In a lawsuit that the U.S. Department of Justice (DoJ) is bringing against book publishers for eBook price fixing, lawyers have been invited to submit amicus briefs for the court’s consideration. However, U.S. District Judge Denise Cote’s rejected attorney Bob Kohn’s twenty-five-page document, saying she would only accept a mere five. So Kohn did what no other lawyer has done: He submitted his brief in comic book form.
Last week, I wrote the first part of this article, about public interest groups that focus specifically on technology. I introduced Public Knowledge and the Electronic Frontier Foundation.
As I said last week, “These public interest groups are in a constant battle to fight against laws that restrict our freedom or threaten our privacy, or to alter aged laws and policies that don’t keep current with rapidly evolving technology. Their victories—and there are many—have improved the lives of everyone who’s ever owned a tech toy.”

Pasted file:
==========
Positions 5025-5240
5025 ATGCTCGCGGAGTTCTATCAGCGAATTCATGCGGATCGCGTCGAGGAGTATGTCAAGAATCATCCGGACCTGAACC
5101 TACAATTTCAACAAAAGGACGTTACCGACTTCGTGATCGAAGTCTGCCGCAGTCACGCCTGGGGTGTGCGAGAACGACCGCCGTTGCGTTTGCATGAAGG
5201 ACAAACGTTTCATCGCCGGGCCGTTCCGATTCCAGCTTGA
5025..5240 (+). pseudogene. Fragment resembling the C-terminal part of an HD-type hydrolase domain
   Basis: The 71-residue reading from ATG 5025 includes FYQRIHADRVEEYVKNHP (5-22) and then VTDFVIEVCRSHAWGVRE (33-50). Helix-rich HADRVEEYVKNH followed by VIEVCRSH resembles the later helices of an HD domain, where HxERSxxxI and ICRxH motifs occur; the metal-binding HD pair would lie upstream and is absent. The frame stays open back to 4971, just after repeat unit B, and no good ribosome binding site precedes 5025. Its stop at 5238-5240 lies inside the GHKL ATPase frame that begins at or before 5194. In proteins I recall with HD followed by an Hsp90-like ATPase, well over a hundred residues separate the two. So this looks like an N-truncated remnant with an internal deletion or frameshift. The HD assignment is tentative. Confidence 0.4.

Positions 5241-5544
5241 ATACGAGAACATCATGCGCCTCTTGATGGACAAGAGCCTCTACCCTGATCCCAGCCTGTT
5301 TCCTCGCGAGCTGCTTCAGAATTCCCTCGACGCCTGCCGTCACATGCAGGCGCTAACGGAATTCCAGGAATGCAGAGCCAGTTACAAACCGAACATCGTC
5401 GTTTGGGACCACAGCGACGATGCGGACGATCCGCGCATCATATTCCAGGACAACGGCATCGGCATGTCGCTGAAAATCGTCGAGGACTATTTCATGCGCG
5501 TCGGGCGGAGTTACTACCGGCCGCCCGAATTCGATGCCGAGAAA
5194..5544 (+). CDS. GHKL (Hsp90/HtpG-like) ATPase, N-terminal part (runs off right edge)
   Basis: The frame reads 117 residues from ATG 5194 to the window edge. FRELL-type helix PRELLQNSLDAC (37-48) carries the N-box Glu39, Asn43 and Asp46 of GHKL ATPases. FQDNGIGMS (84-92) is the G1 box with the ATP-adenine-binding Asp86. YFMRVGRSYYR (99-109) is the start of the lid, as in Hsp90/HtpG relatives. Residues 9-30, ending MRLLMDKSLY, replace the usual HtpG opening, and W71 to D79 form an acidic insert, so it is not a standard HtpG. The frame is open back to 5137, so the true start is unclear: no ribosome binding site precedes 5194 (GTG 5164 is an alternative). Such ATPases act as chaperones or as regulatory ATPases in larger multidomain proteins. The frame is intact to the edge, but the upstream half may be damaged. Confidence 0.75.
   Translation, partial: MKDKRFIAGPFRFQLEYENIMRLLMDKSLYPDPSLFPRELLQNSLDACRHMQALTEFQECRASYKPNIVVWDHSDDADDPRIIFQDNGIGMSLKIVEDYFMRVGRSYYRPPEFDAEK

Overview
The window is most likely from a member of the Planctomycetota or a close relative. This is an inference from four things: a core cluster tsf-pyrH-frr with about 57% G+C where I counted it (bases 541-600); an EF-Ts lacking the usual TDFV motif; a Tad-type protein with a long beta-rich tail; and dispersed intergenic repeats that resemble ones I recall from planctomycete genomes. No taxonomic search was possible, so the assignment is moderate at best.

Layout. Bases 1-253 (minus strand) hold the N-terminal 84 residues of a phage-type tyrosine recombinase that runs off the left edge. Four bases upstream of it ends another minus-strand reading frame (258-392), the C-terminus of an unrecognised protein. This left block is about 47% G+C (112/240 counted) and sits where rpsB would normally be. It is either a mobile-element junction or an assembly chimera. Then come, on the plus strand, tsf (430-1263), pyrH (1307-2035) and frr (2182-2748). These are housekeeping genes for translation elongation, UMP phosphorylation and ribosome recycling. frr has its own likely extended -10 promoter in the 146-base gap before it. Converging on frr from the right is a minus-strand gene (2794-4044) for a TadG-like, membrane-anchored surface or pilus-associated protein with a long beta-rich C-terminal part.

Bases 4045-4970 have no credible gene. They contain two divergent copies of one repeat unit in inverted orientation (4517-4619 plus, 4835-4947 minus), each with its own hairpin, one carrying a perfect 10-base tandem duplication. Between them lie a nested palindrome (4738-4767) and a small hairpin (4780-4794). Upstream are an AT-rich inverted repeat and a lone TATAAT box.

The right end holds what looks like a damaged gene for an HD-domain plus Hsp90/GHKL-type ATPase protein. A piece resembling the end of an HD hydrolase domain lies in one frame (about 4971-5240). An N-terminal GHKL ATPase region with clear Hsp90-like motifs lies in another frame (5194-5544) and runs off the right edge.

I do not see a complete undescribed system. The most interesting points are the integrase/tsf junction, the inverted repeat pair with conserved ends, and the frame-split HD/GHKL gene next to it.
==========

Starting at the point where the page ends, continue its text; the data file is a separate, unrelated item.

When I first encountered End User License Agreements (EULAs), I can honestly say I ignored them. After all, they were written in Legalese, a language I never learned. It was easy enough to click “I accept” and ignore it in the same way that I once ignored my father’s demand that I stop wearing a push-up bra.
Later I thought, “Wow, this bra is awfully revealing,” and “Maybe I should read this EULA, after all.”